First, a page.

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$6.00 J. <& N.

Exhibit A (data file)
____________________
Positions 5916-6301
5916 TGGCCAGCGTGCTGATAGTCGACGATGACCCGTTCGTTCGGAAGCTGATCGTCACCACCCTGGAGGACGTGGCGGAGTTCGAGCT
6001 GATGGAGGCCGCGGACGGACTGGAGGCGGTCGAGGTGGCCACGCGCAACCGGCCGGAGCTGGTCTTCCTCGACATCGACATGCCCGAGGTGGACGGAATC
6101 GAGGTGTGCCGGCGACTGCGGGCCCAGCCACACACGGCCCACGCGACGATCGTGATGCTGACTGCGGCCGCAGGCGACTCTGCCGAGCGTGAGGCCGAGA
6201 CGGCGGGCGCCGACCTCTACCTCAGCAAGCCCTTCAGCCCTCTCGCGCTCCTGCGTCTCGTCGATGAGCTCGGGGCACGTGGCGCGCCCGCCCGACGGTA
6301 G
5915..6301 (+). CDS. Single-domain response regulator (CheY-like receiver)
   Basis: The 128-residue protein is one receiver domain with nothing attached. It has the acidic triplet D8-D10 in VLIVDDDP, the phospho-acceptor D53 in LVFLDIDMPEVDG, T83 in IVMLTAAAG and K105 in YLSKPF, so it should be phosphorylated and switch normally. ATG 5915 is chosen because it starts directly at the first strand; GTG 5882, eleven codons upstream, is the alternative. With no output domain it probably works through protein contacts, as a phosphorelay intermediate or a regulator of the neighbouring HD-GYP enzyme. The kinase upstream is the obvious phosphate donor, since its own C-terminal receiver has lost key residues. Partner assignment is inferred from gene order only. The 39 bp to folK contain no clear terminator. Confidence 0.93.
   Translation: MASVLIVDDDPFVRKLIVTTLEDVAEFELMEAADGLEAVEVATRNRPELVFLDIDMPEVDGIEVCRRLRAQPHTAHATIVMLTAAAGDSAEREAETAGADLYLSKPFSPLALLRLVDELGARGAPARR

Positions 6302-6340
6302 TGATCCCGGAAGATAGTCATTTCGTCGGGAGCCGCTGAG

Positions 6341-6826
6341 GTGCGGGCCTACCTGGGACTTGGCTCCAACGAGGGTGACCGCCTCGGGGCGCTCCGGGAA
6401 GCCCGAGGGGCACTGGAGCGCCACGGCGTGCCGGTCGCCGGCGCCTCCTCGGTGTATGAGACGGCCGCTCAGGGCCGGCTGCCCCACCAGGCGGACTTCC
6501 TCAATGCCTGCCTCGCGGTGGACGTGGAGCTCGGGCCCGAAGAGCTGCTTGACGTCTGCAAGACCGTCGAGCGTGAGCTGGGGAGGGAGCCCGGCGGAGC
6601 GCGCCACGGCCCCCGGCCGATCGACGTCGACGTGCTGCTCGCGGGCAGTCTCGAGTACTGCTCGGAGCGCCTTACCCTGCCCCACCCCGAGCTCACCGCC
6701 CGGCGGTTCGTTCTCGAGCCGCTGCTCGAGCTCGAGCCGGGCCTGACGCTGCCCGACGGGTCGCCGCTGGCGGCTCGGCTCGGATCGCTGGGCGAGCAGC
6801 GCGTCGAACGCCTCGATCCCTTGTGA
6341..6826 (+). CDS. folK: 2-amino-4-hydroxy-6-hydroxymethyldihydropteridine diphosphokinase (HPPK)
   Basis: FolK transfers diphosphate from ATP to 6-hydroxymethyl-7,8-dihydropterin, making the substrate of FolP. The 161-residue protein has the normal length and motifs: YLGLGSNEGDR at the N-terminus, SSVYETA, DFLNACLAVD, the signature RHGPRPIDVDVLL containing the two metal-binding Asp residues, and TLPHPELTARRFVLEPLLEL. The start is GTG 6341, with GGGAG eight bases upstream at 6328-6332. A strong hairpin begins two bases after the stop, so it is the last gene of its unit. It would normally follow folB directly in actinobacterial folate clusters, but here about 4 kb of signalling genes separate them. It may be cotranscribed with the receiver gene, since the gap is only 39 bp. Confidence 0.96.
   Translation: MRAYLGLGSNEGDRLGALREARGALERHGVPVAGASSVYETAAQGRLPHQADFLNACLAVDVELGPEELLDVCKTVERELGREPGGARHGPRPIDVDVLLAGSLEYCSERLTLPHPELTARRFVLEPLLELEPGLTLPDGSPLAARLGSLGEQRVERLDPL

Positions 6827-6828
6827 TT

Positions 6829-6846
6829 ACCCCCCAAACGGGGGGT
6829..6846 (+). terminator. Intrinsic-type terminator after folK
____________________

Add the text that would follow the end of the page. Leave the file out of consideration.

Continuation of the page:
Oxfords For $4.50 Oxforda In patent leather, In plain top and Blucher, that you have always paid $6 for, are now tolling for 14.50. Tour exact slao and width la here In the very style you like beat. The Bi* Shoe Store (Communicated.) T. H. MOLTON COMES OUT FOR CUNNINGHAM Birmingham, Ala., July 23, 1D06. Mr. J. F. McLaughlin, Birmingham, Ala. Dear Sir—In answer to your Invitation (extended several days ago), to join the Cunningham club, I beg to say that you may enroll my name and consider from this date that I shall use whatever little influence 1 may have to elect Dr. R. M. Cunningham, governor of Alabama. In making this announcement I wish it ' understood that 1 have until recently In tended to vote for Mr. Comer. I admire him for his nerve and determination; I believe he is right in demanding justice from the railroad corporations in the matter of freight rates: I do not question his honesty of purpose, but now believe that there is danger of going too far. To my mind the matter is growing serious, and I believe that all men should con sider what will be the result If Alabama Is placed on record as being indiscrimi nately opposed to corporations. It has not been a great while since I told Mr. Comer that I was afraid the prejudice against corporations was grow ing too strong. The recent attitude of Comer advocates, in the press and other wise. the effect. If not the purpose of which, has been to engender and aug . merit that prejudice against railroads and I corporations generally, has convinced me that there is danger, very grave danger, in sight. AVe can regulate without de stroying: we can regulate without run ning capital away and keeping it from EAST LAKE Thursday, Friday and Saturday af ternoon at 4:30 p- m. Ladies Speed Boat Races Entries now open at boat house or by Bell phone 11, East Bake. Three races Daily. Handsome Prizes. Entries and boats free. WHEN NEEDINQ LUMBER PLANING MILL STUFFS OF ALL KINDS Brackets, Mouldings, Columns, Etc. You'll find it to your interest to give us a call. HOUSE BILLS A SPECIALTY. JENKINS LUMBER CO. Yard, Mill and Office, Cor. 19th St. and 10th Ave., N. Both Phones 1134. .- USE Southern Express Co.’s MONEY ORDERS for all your small remittances, by mail ot otherwise. Sold on all points in the United States, Canada and on Havana, Cuba. CHEAP AND CONVENIENT NO APPLICATION REQUIRED. A receipt is given and money will be refunded if order is lost. a Sold at all agencies of the Southern Ex | press Company at all reasonable hours. ■ RATES ARE AS FOLLOWS) f Ct NTS CINT8 BotOrer $ 2.50... 3 “ 5 OO... 5 * 10.00 ft * 20.00 10 • 30.00 12 • 40.00 15 • 50.00 1ft • 00.00 20 i • 75.00 25 k * 100.00 80 Not Over $103.50 83 “ 105.00 35 ** 110.00 38 •• 120.00 40 “ 130.00..4T ** 140.00.4u •* 150.00..48 ‘ 100.00.50 “ 175.00.55 200.00...00 I SHIP YOUR GOODS ■V THE SOUTHERN EXPRESS COMPANY ThU Company operates on 30.000 miles of Hrat-claas routes, and has connections •ther responsible Express Companies for all points accessible by express. An tflilpment* of merchandise packages. Valuables, etc., are constantly In the care or IfcMpecial messengers selected for the pur Horu>. and forwarded on the fast passenger Special attention Is given to fe handling of perishables. TESAHD COURTEOUS TREATMENT* TAKE Ling to Texas and the West, fa. Morgan, traveling passeiv ■ Birmingham, Ala., for full as to rates, schedules, ■neb. T. P, a., Dallas, Tex. I seeking Investments within our borders. Discriminations In freight rates, charges on the same and all the other alleged abuses and grievances can be provided | for by law' and regulated in such way as will give tho public their full rights, and yet at the same time permit tho existence of the corporations. Without the railroads and without tho other great corporations that are spend ! lng millions of dollars in our state, we would not continue our present rate of progress in material development. With out at least fair treatment to them we cannot expect further Investments from those already existing, nor hope for fu ture investments from new corporations. In Lieutenant Governor Cunningham we have a candidate who Is conservative, and yet pledged to favor such legislation as will force the railroad companies to be fair and Just to the people. 1 believe that he Is sincere, that he will do his utmost to enact the necessary legisla tion to carry out his pledge and to en force the laws that are enacted. He has great experience in state affairs, and 1 believe that he is an honest man. As to his having a weak backbone and being under the control of the corporations, I do not believe such campaign charges. To say that ho is not nonest, nonoranie and true, would be a reflection, not only on him, but on the great body of Masons In Alabama, who have honored and trust ed him for years. To say that he Is not sincere and would prove untrue to 'his pledges, would not only he a reflection on that honorable body of men, but also on his brother physicians, who have hon ored and trusted him. To say that he is a demagogue and unworthy of confidence. Is not only Inconsistent with the personal and political history of the man, but would be a reflection on the great body of democrats and statesmen who have re peatedly 'honored and trusted him In the past. To say that he Is not as capable as Mr. Comer, because he has not succeeded so well In making money for himself, would be a reflection on other distin guished Alabamians, who have never learned the art of making and accumulat ing money, but who have attained the loftiest heights in the gift of their fel low-men; possibly’ they would he as rich as Mr. Comer Is today 'had they devoted their entire time and attention to money making. Some men think of nothing else, and others have no talent for making money, at least, for saving It. Dr. Cun ningham may be in this latter class; certain that It Is that he is a good physi | clan, ranks among the first In his pro fession, and as such has done much for his fellow-men. Certain It Is that he 'has well served his state and county as legis lator, and for a period as chief executive of the state, he made no serious mistakes nor reflected discredit upon himself, so .far as I have ever heard. As to the issues before the people, It cannot be denied that Mr. Comer is ex treme and radical, and that Dr. Cunning ham Is broad and conservative. It can not be denied that while the foremost. Issue se.ems to he the regulation of freight rates, still, when the rates are regulated (and they certainly are to be tf either candidate is elected), there are other and highly Important duties that will fall upon the shoulders of the governor dur ing the four-year period of his office, which have no connection with nor rela tion to railroad rates. As stated before, 1 'had intended to vote for Mr. Comer, but the recent more vig orous attacks upon all corporations, the increased denunciations and abuse Indis criminately heaped upon them, by the Comer followers and the Comer press, have Increased my fears, and have moved me to cast aside personal preference, and resolve to vote for the man whom, T think, will do his full duty to all classes without prejudice. 1 am not much in the habit of changing front on any proposition, hut my convic tions Impel me to make this change. We need the railroads ahd other corporations to assist the people of Alabama In mov i?ig onward In the development of our great resources. Especially is this true of the Birmingham district. The agitation does not soem to be confined to regula tion of rates, hut Is so denunciatory and sweeping In Its chnrgos against all kind of corporations and everybody directly’ or indirectly connected with them, that the election of Mr. Comer cannot help but put the state on record as being an enemy to industrial enterprise when undertaken by corporate bodies (the only practical way In which it can be undertaken where large expenditures are involved), and, in my opinion, will retard In a substantial way the material growth and progress of our state. Those who believe we should Invite cap ital to come within our borders, those who do not believe In killing the goose Hint lays the golden egg, those who can view the Issues now before the people In a .calm, deliberate, conservative way, those who are strong enough not to be swept off their feet by monstrous appeals to their pdejudioe and passion, I believe will be added to the Cunningham column In goodly numbers from now until the election day in August. Yours truly. T. H. MO ETON. A Card. To the citiseng of Birmingham, contribu tors to the entertainment of the master painters of the I'nlted States and Canada, which held their convention here on Feb ruary 13-lt>, 190t>: As treasurer of the local association, I herewith beg to make you my report. Collected from all sources, $3627.10; paid out for tiie entertainment of visitors, $2743.19, leaving a balance on hand of 57S4.91. which In my associate's opinion belong to the people who donated same, but which up to this date we have been unable to give back, owing to tho fact that a majority of our local associa tion refuse to return the same. 1 should and would have made this statement sooner, but thought that we could reach an agreement between our selves to refund this money, but as this seems to be impossible. 1 wish to make this statement In justice to myself and associates, who agree with me in this matter. the public can place the blame where It belongs. Myself and associates have proposed to turn the money in question over to the charitable institutions of the city. Re spectfully submitted. HENRY UHU Treasurer. Filling prescriptions with care and delivering promptly is our specialty. Only the purest drugs and chemicals | used. GUNN DRUG 00., 2017 Second ave. TWO BADLY CUT IN ! QUARREL AT SELMA Will Conoly Is Man Guilty of Crime MAKING FOR BIRMINGHAM Neflro Hat Frequently Been In Trou ble and Hl§ Attack on Man and Wife Was Made In Cowardly Manner. Selma. July SI.—(Special.)—A woman was the cause of a very murderous at tack last night upon three negroes In the eastern part of the city on Division street. The result of the attack was that three negroes were cut, two of whom will prob ably die, the woman In question being one of these. The cause of the crime dates back for years, or at least several years. Last night about I0;80 o’clock Fullen wlder and his wife Joe wore sitting on the front portch of their home on Division street. Suddenly from out of the dark Will Conoly stepped upon the porch and began cutting them. He attacked Fullen wdder first and slashed him eleven times with a large knife. He then attacked the woman, Joe Fullenwider, cutting her twice. One of these cuts was in the right Hide, while the second cut was on the body. Another negro woman named Al bino Robbins was on the porch at the time and she received one cut. Cuts Considered Dangerous. I The cute which Fullenwider and his j wife received are considered dangerous |and it is thought that both of them will j die. One of the cuts which Sam Fullen I wider received was across the neck and , just missed severing the jugular vein. The wounds of the man and wife were dressed last night and this morning they were taken to the City infirmary where they will receive medical treatment. Boon after the cutting took place the police were notified and the county dogs were put on trail of Conoly In charge ! of Police Officer Blanton. The dogs took the trail and Conoly was followed for sev eral miles before the trail was lost. He was tracked from the house where the cutting took place out f>y the coal shute of the Southern railway and down the railroad track towards Burnsville. It is j thought that in the swamp just to the east of the city that the hounds caught up I will the negro and that one of them at ! tacked him and that Conoly beat the I dog off and wept on. Those who were following the dogs say that when they reached this swamp that they began baying aa if they had treed the negro. Shortly afterwards they heard the hounds whining and then they came running out of the woods. As soon as Officer Blanton came up the hounds again took the trail and it was followed for some distance until they came to a cot ton patch through which the negro went. Here the hounds left the trail and those who- were following them came back to the city after they had trailed the negro for several hours. It Is believed by the police that Conoly is making for Birmingham, and that he will be arrested at that place when he arrives and will oe brought back here on a warrant charging him with assault with intent to murder, if neither of those whom he cut last night dies. About a. year ago Conoly attacked Fullenwider in the t pastern part of the city, r ullenwlder was on a wagon when Conoly picked up a brink and threw it at him. The brick hit Fullenwider in the head and caused a very painful wound. Woman Arrested as Accessory In connection with tho cutting which took Place this morning a negro woman who lived close to the house In which Fullenwider and his wife lived, named Wilson, was arrested as an accessory on a warrant. This woman It is understood went ack and forth several times yes terday between Conoly and the women Joe Fullenwider ft Is also slated that last night Conoly told her that he was going to kill both of them. The negroes In the eastern part of the city are very much Incensed over the manner tn which Fullenwider and his wife were attacked by Conoly. f!othofthean . v«pv eood reputations and were 1 dom* In*trouble! and were well thought of ’ white people for whom they work ed wv«y effort will he made to capture s-saarsT;* NEGRO KILLED IN ATLANTA SUBURB HAD ATTEMPTED CRIMINAL AS SAULT, WAS IDENTIFIED BY VICTIM AND SHOT AT HER FATHER'S DOORSTEP. Atlanta, July 31.—Floyd Carmichael, a negro about 22 years of a Re. who was Identified by Miss Annie Poole of Lake wood, a suburb of Atlanta, as the man Who had assaulted her early today, was shot 111 front of the Poole residence In sight of Ills victim this afternoon by a posse which had captured him. After he had been shot, there were cries of "burn hint!" but the county po lice arriving at this time prevented such action. About 10 o'clock tills morning while re turning from a visit to a neighbor. Miss Annie Poole, 15 years of age. daughter of J. J. L. Poole, was attacked by the negro and choked into unconsciousness. When the alarm was given a posse quick ly formed, hut It was not until late In the afternoon that the negro was captured and brought into Miss Poole's presence, who immediately identified him, crying, "that's him." A volley of shots rang out and the negio fell dead. Sizing plant Burns. Digjiton. Mass . July 3t.-The plant of the Arnold and Hoffman pompany of Providence. R. I.. manufacturers of siz ing located here, was practically de stroyed todav. entailing s loss estimated at from 375.000 to 3100.000. with partial In surance. Hears Johnson Contempt Case. Cleveland. Ohio. July 81.—The contempt proceedings brought against Mayor John son last week for disregarding an *n tunctlon restraining him from tearing up certain street railway tracks, were heard In common pleas court today. THROUGH CARS TO EAST LAKE CASINO. Leave corner of 2d avenue and 18th street every evening at 8, 8:12, 8:24, and go through without stop. There in time for .the show—Quick travel ing, this. TARIFF WAR IMMINENT WITH THE GERMAN EMPIRE UNLESS SOMETHING IB DONE SOON AMERIOAN EXPORTERS 8TAND TO LOSE MANY MIL LIONS EVERY YEAR, Washington, July 81,-(Bpeeial,)—Unless Congress at Its next session mahes It possible (or ths President to dlreet that German goods Imparled Into this country be given privileged treatment by oustoms Inspectors there will he a tariff war be tween the United States and Oermany, the eerlous consequences of which cannot now be certainly forecasted, Officials of the state department regard the present tariff situation with Germany as most serious, and declare that they have been recently Informed by represen tatives of the Berlin government that If the uongress persists In Its refusal to grant reciprocal tariff privileges to Ger many, the latter will Insist on the pay ment by United States exporters of the maximum German tariff schedules, Because Germany was satisfied of the honest Intentions of the executive branch of the United States government It exten ded for a year from last March the "fa vored nation" tariff treatment for the United States, This was with the definite understanding between the Berlin foreign efflee and the Rtste department that the Congress of the United States would be importuned by the I •resident to pass leg islation permitting the ekeeullve tu grant the reciprocal tariff demands of Ger many, Congress adjourned without any definite notion belhg taken on thl* highly Important matter, and the German gov ernment Is displaying irnpatlenoo. Baron Bpeek von iternburg, the Ger man nmhaseador, has returned to thl* rity and called nt the state department thl* morning for the purpose of discussing the tariff situation with the acting secretary of state, Just what passed between the two officials could not be ascertained with mertalnty, hut sufficient was learned to make It clear that Germany will Insist upon Its demands If ths United States I* to continue to receive favored nation treatment from Germany, The serious (consequences of a tariff war between the United Btates and Germany It Is declared nt the state department nro not wholly understood In this country, The loss to American exporters sending gonds to Ger many would amount to millions of dollars a year. It Is frankly admitted at the state de partment that the German government Is In much better- position now to carry out such a fight than the United 8tatee. TRIES TO KILL FAMILY AND IS KILLED BY SON Columbus, Cja.. July 31.—(Special .)— Armed with a shotgun and In a frenzy of anger, J. P. Robinson, a white man between 46 and 60 years of age, went to his home two miles south of Crawford, Ala., last night shortly before midnight, prepared to exterminate his family. After a series of exciting incidents he was shot to death by his son, Jesse Robinson, aged 19 years. Robinson spent yesterday in Columbus, and according to reports imbibed too freely of whisky. When he got home about 9 o'clock last night the family had locked the doors and retired. They would not let him In, probably apprehending trouble from hiR condition, and he got an axe and broke In a window. When he reached the Inside the family wrested the gun from him. In a high fury Robinson mounted his mule and rode off. saying that he was going to get a gun. It took him over two hours to procure a gun and return to the house. When he returned his wife an deight children had fled from the house and were in hiding in the orchard and other secluded spots nearby. Robin son. armed with the borrowed gun, start ed out to look for them. He went in the direction of where Jesse Robinson, his 19-year-old son was in hiding. His son was armed with the family shotgun. When he saw his father approaching he tried to slip off, desiring to avoid trouble, but the old man saw him and fired twice at the boy. Fortunately both loads went wide of their mark. Robinson stopped and began to deliberately reload his gun, and then Jesse Robinson shot him down. Robinson was mortally wounded and eit plred an hour or so later. He lay on the ground for several hours. No inquest has been held, and the boy is not In custody. It is doubtful whether he will be arraigned before any court. A coffin for the unfortunate man was bought In Columbus this morning. ['ISLET DREUIS OF LARGE EWULATION All Adjacent Territory is Grow ing Rapidly FIREMEN HAVE A BARBECUE Friends and Supporters of B. B. Co mer Hold Meeting and Form Or ganization. J. Hoke Perkins Resigns Position. Ensley, July 31.-(Speclal.)—The people of Ensley are looking forward to the time which cannot be far in the future when the Imaginary lines Incorporating Wylam, Pratt City and Ensley will be entirely wiped out and one solid, com mon city will cover the entire territory from Thomas to Wylam and from Pratt City to Falrview. The Intervening spaces are even now being built up rapidly and the completion of the new steel plant between this city and Wylam will add a new Impetus to the rapid growth. Wylam is being rapidly extended with the building of handsome houses. Many more will be erected during the next two years In that Quarter as it Is close to the new steel plant and very attractive as a residence section. Pratt City is advantageously situated and the enlargement of the Tennessee Coal, Iron and Railroad company's op erations at that place will develop a ma terial expansion of building and business operations. No section in the Birmingham district has giowa more rapidly than has Fair view in the past two years and there seems no end to activities in this direc tion. With all this Ensley Is expanding and improving with every week that passes. Handsome houses and substantial business houses are going up in every section of the city. Whether or not all shall be incorporated in one city every one familiar with the progress and prospects of the district feels certain that within a very few more years the population of the territory described uill far exceed 60,000. Perkins Resigns. J. Hoke Perkins, manager of the ship ping department in the furnaces of the Tennessee Coal, Iron and Railroad com pany at this place has resigned the posi tion. He will be succeeded by John 8chuff. The change takes place tomor row. Mr. Perkins has been with the company for fifteen years and is well and popularly known here. He announces that he will remain in Ensley and will engage in busi ness. Firemen's Barbecue. Tile volunteer firemen of Ensley cele brated the opening of their new quar ters In the city hall tonight with a bar becue. Practically all the city officials and many others were guests of the firemen and all seemed to enjoy the occasion very much. Chief J. A. Tetlow was In charge of the affair and was ably assisted by the other members of the department. The new quarters are about completed with the exception of wiring and the department will move In during the next few days. The new quarters are a great Improvement over the old place and the department will be able to give much better service In the future though It lias always maintained an enviable record. Comer Meeting. Capt. Frank 9. White or Birmingham addressed the people ot this city tonigat on the Issues of the campaign for gov ernor of the state. He spoke from on Improvised platform in the middle ot tho street in front of the city hall. Between 3H0 and 500 people heard the address and the speaker was given an at tentive hearing. Captain White discussed the railroad rate proposition as advocated by B. B. Comer, candidate for governor, and advo cated the candidacy of that gentleman. Notes and Personal*. Ike Kerler. who travela out of Baltimore for a large millinery establishment. Is spending the summer with his brother. J. Keller, in this city. • The *lks of Ensley are making exten sive preparations for a social session to Miss Stratlin Promoted and Miss Benham Elected POLICE COURT ACTIVITY H Docket Seems Somewhat Larger During Present Week. Mllton Wllliams Wedding Tonight Notes and Personals. Bessemer, July 31.—(Special).—The board of education held a special meeting in the city hall tonight for the purpose of electing a successor to Miss Mary Robin son, former teacher of Latin and German in the High school, whose resignation was tendered to the board some weeks ago. Miss Abbott Stratlin of one of the primary schools was promoted to fill the vacancy, and Miss Tillle Benham was <'hosen to succeed Miss Stratlin. Beyond this, the board transacted no business of importance, the meeting be ing called for the purpose above stated, adjournment was taken shortly after 9 o’clock. The outlook for the Bessemer schools for the coming year is quite bright. While no special Innovations are planned, the board Is working always for the rais ing of the standard of the city’s educa tional system, and it is a conceded fact that Bessemer may well be proud of her schools. The enrollment for the coming session will doubtless show a considerable Increase over last as a natural sequence to the growth of the city. While cer tain quarters may be somewhat crowded. It Is believed that the schools will be able 10 accommodate the increased attendance that Is expected. Police Court. The docket of the police court continues to show a considerable number of cases of minor importance. There was a total of thirteen cases called this morning. This Is a condition that Is to be ex pected In a city of the character of Bes-. semer. Industrial centers are naturally hives of life and action, and the crowd ing together of the lower classes always brings occasional cases of difficulties. Tt Is believed, however, that an examination of the facts will show that Bessemer Is gradually becoming more orderly and law abiding, and while one week may show an unusual number of arrests, the next Is frequently as marked for the absence of breaches of the law. Notes and Personals. Prof. Joel C. Du Bose of University was in the city today. Rabbi Louts Schrelder of Paducah. Ky., will conduct the services al the syna gogue on next Friday evening at 8 o'clock. He will also deliver a lecture to the congregation. A. E. lJttle Is still in Meridian visiting his family, which Is spending the sum mer there. A wedding of murh social interest will occur tomorrow niglil. when Earnest Mil ton 11 nd Miss Pearl Williams are united lit marriage. The young people are the recipients of many social favors on the eve of tnelr nuptials. Several out-of-town visitors are in the city to attend the wedding. Miss Annie Laurie Bradley of Lowndes county Is visiting her brother, L. B. Brad lev, at his home in this city. Mr and Mrs. Oeorge H. Stevenson. Mr. r.nd Mrs. T. H. Huey end Miss Lucy Huey I end Mr. and Mrs. Rudolph Wegelln re turned this morning after a three weeks' visit to the Elks' convention In Denver I and other western points. ! be given at their hall in this elty next Friday night. Members of the order from all sections of the Birmingham district j have been invited and It is expected that i a large number will he present. ! Crawford Perkins has gone to Pueblo. ! Col., where he will remain for a year or | two for his health. j The Ensley Knights of Pythias held an 1 interesting meeting at their hall in this city tonight. Miss Minnie I-anigan and Miss Elisa beth I^ntgan have returned from a three weeks' visit to relatives at Cleveland. O. ! Clark C. Johnson, assistant cashier of i the Bank of Ensley. received a telegram : yesterday announcing the death of his | father at Festus, Mo. Mr. Johnson left for Missouri at once. WE ARE AGENTS FOR HUYLER’S GANDIES, ALWAYS FRESH If Your Need* today, tomorrow, or any* other Uj pertain to any article kept j jt first-class, up-to-date drug s T-t you ve only to come to Cqf ; to find it and the price youMlj asked to pay will be much smpllei than others ask for the same arti We cut the price on all we;:wR and guarantee every article. , Laxative Bromo Quinine.pjHI'/ Peruna 04. for....OdG Wampole’s Cod QQa Liver Oil.OwG Mother’s QQa Friend.OOG Brown’s Iron Bitters.OwG Hostetter’s 04. Stomach Bitters.OOG SyorfpFigs.42c Whiskies. Duffy’s Pure Malt Whiskey— worth $1.00, for. I iJG I. W. Harper— I Hfl worth $1.50, for.I«UU J. Martin 5-Year Old Virginia Rye, full quart.1 DRINK AT OUR SODA FOUNTAIN a Collier Drug Co. 109-111 N. 20th St. Next to Brown-Marx Building ttSSi PIANO The foundations of the present greatness of the Knabe Piano were laid as far back as 1837 and from that day until this, the Knabe family have wrought generation after generation— always keeping in mind the ideal piano towards which they have worked. As a result the Knabe piano has drawn around it a large circle of en thuiastic and discriminating music lovers, who j have made the name famous by their praise. I JESSE FRENCH PIANO & ORGAN cl J. H. HOLCOMBE, Manager n 2018 Second Avenue, Birmingham, Ala. 1 BOWDEN LITHIA WATER has proven a great blessing to sufferers from Bil iousness, Dyspepsia and many stomach troubles. Order a case today. It will cure YOU. Ask your physician about it. Bowden Lithia Springs Water Co. Depot 110 S. 18th St. Phone 4060. Birmingham, Ala. THE DENSMORE does good work longer than other typewrite Why don’t you try it? W. H. Owings Typewriter C« 2105% Second Avenue.